By Richard & Jonah Sine
How surprised was coach Ben Morris when his FIRST LEGO League team won the regional competition last month and moved onto the next step? “I didn’t even know there was a next step,” quipped Morris.
But there was. Space Donuts coach Morris, two other first-time coaches and eight first-time Thomas Jefferson Elementary School students traveled to Harrisonburg, Va. for the state championships last weekend. Organizers of the event hosted by James Madison University said it was the largest of its kind in the world, attracting 108 teams from around the state.
The Space Donuts did not place, but the other Falls Church team to make it to States did exceptionally well. The seven Mary Ellen Henderson Robo Tigers won first place in mechanical design and third place in robot performance in their division.
The competition’s theme was “Into Orbit,” so the Space Donuts made a presentation describing how astronauts could escape the stress of space travel by entering virtual reality.
Then they showed off their skills at programming pint-sized LEGO-built robots to pull off tricky “missions” like angling tiny solar arrays or dropping a tiny astronaut into an “airlock chamber” within strict time limits.
The robot games themselves were a rousing hybrid of sporting event and lab experiment, with a dash of Renaissance Faire thrown in. The robots whirred around on pool-table-sized arenas crowded with kids and adults, jumping for joy or covering their eyes. There were cheers, tears, timers, buzzers and live commentary. Judges and some players donned jester or Dr. Seuss hats, per league tradition.
In the halls, thousands of kids and parents milled about, wolfing Krispy Kremes and fretting over the latest adjustment to their robots or programs.
For the Space Donuts, it was a sensor that the kids miraculously fixed between the first and second round of competition to boost their final score.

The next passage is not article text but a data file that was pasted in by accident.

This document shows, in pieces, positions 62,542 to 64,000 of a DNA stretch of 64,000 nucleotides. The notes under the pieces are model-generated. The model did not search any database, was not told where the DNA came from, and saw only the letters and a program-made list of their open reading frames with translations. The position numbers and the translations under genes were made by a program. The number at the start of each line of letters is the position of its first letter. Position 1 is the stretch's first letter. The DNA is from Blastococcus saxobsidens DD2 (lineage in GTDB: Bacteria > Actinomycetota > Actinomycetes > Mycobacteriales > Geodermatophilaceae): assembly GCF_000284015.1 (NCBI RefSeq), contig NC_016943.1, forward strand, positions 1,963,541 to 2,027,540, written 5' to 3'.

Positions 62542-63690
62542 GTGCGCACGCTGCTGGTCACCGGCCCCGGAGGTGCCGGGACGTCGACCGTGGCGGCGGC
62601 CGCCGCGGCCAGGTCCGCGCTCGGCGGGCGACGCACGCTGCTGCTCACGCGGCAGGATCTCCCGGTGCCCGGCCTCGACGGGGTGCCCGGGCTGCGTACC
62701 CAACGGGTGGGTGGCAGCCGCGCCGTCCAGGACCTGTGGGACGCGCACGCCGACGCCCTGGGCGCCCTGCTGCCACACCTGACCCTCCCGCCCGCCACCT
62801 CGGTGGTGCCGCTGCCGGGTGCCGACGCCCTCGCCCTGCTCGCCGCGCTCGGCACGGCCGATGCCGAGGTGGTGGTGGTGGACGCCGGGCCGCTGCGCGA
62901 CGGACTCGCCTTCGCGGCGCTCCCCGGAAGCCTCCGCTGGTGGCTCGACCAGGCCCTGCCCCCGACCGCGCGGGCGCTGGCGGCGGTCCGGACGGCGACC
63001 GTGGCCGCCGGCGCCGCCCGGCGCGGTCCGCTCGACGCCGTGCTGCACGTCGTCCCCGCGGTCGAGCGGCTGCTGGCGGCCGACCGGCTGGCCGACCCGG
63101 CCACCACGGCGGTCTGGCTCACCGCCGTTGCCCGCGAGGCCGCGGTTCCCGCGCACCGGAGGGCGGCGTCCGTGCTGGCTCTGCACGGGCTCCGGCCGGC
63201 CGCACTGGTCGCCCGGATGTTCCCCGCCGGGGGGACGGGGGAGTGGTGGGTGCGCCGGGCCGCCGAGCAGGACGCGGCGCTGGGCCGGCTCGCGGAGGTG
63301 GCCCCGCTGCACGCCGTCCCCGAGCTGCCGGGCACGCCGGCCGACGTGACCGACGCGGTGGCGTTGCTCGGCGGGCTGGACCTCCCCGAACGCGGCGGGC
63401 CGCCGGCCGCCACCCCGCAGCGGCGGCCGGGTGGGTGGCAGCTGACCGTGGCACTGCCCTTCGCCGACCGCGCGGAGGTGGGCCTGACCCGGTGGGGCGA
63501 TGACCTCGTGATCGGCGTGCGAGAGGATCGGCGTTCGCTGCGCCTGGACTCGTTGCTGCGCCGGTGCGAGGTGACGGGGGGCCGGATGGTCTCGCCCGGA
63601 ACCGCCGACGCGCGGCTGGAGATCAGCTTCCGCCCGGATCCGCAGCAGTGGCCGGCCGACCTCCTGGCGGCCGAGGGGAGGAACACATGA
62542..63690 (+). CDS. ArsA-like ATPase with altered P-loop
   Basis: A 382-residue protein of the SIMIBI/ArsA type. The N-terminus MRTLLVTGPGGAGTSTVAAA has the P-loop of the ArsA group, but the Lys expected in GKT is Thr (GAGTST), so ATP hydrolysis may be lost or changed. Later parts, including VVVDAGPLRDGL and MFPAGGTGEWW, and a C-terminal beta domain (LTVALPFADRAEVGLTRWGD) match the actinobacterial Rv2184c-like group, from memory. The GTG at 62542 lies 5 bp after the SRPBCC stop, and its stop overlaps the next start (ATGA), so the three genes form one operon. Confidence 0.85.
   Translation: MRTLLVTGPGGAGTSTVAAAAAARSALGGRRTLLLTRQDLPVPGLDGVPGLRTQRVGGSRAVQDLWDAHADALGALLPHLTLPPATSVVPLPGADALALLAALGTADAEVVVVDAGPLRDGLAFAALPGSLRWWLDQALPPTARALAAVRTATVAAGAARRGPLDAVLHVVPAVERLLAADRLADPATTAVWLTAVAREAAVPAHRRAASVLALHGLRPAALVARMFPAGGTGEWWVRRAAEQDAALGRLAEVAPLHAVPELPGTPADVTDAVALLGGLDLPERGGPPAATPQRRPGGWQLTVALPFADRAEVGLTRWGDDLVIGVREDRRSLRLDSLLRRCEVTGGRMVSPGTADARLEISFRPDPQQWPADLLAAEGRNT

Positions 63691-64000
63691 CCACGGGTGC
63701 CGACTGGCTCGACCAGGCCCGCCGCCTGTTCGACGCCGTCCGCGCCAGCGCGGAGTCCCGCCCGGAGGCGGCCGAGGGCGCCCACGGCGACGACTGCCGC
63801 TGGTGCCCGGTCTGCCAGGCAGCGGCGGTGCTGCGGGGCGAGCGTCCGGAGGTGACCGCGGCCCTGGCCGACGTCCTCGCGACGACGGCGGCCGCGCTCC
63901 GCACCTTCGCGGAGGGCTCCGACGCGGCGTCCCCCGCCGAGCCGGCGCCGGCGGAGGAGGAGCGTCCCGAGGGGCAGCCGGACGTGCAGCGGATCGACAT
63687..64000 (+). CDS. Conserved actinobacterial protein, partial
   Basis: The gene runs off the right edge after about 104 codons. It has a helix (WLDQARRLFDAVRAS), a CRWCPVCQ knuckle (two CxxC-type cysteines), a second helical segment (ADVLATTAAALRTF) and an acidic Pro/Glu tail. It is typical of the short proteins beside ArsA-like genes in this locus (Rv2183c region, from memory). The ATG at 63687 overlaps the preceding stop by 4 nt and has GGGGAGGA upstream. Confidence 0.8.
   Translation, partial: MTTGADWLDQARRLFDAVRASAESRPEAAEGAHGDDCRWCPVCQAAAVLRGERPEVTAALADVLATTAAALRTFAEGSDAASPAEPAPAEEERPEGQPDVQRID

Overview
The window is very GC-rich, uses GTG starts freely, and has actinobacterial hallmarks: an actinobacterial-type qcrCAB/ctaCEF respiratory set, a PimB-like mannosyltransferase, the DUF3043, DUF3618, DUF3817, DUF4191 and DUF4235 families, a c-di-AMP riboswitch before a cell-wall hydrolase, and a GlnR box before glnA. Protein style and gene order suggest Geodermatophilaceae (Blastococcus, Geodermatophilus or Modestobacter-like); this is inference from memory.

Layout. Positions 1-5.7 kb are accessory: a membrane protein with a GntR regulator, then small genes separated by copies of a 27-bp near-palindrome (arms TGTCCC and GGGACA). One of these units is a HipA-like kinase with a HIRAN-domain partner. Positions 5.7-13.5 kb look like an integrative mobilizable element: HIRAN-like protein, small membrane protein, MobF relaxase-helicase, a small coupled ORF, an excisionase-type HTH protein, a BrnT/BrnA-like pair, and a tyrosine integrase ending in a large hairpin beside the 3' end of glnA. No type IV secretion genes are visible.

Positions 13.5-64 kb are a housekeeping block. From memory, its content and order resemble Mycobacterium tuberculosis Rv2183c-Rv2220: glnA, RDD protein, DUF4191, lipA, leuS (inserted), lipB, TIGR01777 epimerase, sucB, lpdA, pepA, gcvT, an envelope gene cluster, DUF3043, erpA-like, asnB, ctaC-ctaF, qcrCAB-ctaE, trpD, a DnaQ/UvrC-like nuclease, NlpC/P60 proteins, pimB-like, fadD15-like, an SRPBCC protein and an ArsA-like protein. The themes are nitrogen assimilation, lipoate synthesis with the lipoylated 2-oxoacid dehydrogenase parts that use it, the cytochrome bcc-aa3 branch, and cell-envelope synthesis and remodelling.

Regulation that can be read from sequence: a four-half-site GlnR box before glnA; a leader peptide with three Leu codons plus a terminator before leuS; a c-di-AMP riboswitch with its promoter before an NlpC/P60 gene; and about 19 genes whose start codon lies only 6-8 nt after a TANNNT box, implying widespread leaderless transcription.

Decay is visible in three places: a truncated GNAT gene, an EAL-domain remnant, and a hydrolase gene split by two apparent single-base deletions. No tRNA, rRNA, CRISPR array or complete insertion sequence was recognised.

The unexpected win at the regional trials at George Mason High School spurred the team into high gear, with kids moving to twice-a-week practices. As usual for such competitions, the real heroes were the coaches, volunteering countless hours to enrich the lives of other peoples’ children. Coach Jessica Scheer contends that it was worth it.
“The kids have such enthusiasm,” Scheer said. “You see the excitement on their faces when they figure out a problem or learn something in their research. You don’t see that so often with adults.”
The coaches also recruited real-life experts to help the kids prepare the presentations.
They included three NASA scientists and a psychologist with the Federal Bureau of Prisons (because space is confining too). Along the way the kids learned valuable lessons about teamwork and sportsmanship. They also learned a lot about engineering, an extremely important subject that doesn’t get a lot of play in elementary school.
For his day job, coach Lucas Hardi is a video-game designer with substantial programming experience. But he says neither he nor the team was quite prepared for the unique challenge of building an autonomous robot. “A lot of engineering is based on trial and error,” Hardi said. “In FIRST LEGO League kids get a chance to fail — a lot — and it’s OK.”
The Space Donuts were composed of Dylan Bintorio, Griffin Hardi, Oliver Hardi, Leo Morris, James Rude, Rhys Scheer, J.P. Tysse and Jonah Sine.
The triumphant Robo Tigers were composed of Anand Colby, Christopher Draper, Alex Vennebush, Elena Clark-Wilson, Eli Vennebush, Sicily Smith and Mya Taheri. The coach was Nicholas Draper.